Permission to Flourish
It seemed poignant to me that I saw this sign whilst taking a walk in the bright winter sunshine of Boxing Day, the traditional day of giving a ‘Christmas box’ or present. It struck me, in particular, since it was about twenty-four hours since the death of George Michael, the latest in a long list of brilliantly talented people who have passed away this year and who have enriched the lives of millions by sharing their gifts.
I am not given to sentimentality usually, but the request not to pick the flowers got me thinking and making connections. What happens if we pick the flowers? The phrase ‘nip it in the bud’ came to mind. With its roots in horticulture, the term has come to mean the act of destroying or halting something in its early stages of development. That something is typically unwanted, so the potential problem is nipped in the bud before it fully develops.
I wonder though, how are we judging problem? If we think of this in terms of behaviour, by which book of rules are we classifying problem? Is it a problem simply because we cannot tolerate it, or because somehow it goes against societal norms? How do we know that what we see as a problem is not raw talent urgently trying to burst out? What happens if we nip that potential in the bud and prevent it blossoming?
I was reminded of an experience a few days earlier when I went to see Billy Elliot, a musical set against the harsh reality of the miner’s strike in the 1980’s, and celebrating the power of individuality. Billy, a young boy who wants to dance is forced to push against the culture of his upbringing to follow his passion. He succeeds with the help of a teacher who sees his potential, nurtures his enthusiasm and encourages him to focus his energy on pursuing his dream against constraining forces surrounding him.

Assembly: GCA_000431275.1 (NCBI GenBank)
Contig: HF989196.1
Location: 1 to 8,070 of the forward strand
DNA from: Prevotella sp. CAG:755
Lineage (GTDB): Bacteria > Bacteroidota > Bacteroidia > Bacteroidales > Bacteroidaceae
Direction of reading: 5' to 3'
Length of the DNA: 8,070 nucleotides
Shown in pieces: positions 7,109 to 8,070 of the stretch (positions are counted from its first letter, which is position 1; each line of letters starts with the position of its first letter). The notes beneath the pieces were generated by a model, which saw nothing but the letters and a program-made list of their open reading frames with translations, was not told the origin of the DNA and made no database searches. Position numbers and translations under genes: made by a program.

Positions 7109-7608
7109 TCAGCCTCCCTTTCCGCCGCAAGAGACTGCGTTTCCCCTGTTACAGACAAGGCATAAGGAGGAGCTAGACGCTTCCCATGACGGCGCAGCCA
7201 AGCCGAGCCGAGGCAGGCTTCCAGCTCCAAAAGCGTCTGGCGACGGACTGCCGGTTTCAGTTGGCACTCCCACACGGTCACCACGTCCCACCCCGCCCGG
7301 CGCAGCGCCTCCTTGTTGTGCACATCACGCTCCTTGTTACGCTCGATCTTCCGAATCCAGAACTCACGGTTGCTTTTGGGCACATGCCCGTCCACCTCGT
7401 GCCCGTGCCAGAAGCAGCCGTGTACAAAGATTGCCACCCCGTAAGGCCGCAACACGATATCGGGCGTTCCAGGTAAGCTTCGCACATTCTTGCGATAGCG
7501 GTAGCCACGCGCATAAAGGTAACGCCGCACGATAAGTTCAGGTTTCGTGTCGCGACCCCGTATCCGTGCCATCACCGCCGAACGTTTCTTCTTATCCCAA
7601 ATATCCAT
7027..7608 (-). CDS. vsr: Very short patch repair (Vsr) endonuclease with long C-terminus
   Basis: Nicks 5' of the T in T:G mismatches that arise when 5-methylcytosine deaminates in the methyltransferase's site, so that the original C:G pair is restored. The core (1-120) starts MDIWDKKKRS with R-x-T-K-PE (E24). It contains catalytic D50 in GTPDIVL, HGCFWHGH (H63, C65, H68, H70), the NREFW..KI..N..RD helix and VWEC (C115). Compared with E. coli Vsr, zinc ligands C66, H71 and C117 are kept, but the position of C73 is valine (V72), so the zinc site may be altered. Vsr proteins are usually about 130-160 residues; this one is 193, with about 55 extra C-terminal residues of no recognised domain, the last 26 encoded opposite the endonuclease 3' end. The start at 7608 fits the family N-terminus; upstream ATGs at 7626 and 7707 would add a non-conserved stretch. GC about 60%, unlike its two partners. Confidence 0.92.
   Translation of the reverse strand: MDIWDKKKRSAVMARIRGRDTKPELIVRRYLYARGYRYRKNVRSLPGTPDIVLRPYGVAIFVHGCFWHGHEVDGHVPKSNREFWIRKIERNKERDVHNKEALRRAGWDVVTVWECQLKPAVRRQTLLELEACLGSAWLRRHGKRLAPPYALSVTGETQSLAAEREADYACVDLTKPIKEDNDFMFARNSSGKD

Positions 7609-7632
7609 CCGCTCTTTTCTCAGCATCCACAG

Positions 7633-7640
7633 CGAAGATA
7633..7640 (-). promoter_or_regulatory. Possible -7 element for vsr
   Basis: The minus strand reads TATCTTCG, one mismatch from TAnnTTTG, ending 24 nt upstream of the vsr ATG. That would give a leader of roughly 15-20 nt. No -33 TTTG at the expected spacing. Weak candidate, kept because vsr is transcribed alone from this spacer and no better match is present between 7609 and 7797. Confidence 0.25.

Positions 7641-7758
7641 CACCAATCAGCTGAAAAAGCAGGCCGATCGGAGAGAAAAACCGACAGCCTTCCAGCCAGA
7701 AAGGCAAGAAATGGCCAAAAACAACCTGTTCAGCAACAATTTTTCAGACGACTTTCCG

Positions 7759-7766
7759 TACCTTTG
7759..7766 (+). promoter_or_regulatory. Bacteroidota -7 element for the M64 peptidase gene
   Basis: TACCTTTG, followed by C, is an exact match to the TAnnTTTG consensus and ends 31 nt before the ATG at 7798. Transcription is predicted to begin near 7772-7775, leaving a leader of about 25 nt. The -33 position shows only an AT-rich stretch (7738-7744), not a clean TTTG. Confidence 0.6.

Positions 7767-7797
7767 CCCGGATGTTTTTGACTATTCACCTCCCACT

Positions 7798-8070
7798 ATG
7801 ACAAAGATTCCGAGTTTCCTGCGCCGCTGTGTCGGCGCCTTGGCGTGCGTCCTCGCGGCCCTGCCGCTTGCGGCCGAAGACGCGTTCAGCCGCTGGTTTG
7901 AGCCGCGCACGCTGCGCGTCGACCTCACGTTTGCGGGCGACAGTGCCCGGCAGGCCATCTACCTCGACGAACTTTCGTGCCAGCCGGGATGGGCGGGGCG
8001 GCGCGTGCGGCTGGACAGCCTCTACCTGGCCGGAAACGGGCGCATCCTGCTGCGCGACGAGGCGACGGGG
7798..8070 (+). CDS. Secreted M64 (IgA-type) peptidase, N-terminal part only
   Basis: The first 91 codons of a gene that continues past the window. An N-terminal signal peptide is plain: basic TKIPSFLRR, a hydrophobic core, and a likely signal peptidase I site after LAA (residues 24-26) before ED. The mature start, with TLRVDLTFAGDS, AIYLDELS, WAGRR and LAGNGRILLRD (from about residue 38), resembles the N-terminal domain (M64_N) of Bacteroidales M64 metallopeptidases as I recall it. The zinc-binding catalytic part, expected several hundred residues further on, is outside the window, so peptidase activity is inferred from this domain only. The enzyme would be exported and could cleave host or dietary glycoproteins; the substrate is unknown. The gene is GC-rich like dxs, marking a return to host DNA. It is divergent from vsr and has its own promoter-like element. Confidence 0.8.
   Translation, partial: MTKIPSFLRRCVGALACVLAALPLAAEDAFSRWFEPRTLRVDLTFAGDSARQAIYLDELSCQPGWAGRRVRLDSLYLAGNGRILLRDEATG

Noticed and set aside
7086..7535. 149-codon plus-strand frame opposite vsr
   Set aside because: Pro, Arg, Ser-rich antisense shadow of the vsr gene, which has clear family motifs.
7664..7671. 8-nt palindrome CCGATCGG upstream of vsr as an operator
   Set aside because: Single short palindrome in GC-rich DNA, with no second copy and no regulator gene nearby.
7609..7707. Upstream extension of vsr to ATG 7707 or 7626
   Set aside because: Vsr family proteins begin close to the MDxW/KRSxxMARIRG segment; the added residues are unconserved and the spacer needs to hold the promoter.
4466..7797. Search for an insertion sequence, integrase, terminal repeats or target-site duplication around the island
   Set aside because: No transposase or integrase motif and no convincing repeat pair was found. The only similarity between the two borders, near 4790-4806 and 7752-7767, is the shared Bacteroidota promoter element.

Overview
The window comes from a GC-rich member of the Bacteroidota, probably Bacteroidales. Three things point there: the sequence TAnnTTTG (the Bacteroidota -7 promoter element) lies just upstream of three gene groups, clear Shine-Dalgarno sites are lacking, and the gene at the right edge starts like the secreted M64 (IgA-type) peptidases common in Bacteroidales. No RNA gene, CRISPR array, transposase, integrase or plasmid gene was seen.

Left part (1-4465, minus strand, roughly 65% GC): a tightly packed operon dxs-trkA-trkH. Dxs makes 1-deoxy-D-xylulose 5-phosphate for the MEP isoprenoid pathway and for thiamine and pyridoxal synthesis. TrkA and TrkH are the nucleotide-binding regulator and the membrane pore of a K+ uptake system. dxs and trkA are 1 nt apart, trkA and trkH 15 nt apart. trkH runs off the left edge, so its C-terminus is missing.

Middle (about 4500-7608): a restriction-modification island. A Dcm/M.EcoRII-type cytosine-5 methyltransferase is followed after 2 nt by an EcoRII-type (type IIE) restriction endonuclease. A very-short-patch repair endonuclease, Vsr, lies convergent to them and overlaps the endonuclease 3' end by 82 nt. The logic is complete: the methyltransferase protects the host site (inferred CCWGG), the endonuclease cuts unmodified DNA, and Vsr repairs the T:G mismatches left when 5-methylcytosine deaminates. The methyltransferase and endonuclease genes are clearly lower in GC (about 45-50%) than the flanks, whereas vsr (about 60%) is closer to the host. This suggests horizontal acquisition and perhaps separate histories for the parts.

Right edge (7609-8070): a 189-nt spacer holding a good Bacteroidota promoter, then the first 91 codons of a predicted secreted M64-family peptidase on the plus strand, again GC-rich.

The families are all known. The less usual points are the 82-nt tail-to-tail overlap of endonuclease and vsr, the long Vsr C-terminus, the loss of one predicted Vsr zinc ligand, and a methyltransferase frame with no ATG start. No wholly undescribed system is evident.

What would have happened if David Bowie, Alan Rickman, Victoria Wood, Prince, Mohamed Ali, Caroline Ahern and Terry Wogan had not had their chance to flourish? What if their individuality had been nipped in the bud? The loss of these and others this year has been keenly felt by many and yet their legacy lives on.
Picking the flowers would have prevented that. There would be no legacy to inspire others. Nipping their talent in the bud would have prevented the potential for flowers in the future at all.
In her speech on Christmas Day, the Queen reminded us that we don’t need medals or celebrity to be special. It is the act of ordinary people that makes great things happen in the world every day. Everyone has great potential within them and yet it often goes unseen or is pushed down for fear of not being accepted or understood because its expression comes in a different shape than others. It takes courage to stand out and be yourself but it is a risk worth taking.
Whether you have a talent for thoughtfulness, for carefully deliberating all the risks before taking action, or an ability to feel what others feel or a gift for making things happen, embrace it. Most of all notice the difference in others, especially those that frustrate you. What you notice might just be raw talent trying to emerge. Resisting it or trying to nip what we don’t understand in the bud might cause potential brilliance to fade and wither, never having the chance to grow and thrive.
So, please don’t pick the flowers. Instead, get curious, seek understanding, celebrate and nurture the difference, whether it’s inside of you or in others. Give yourself and others permission to flourish. See what emerges. It might surprise you.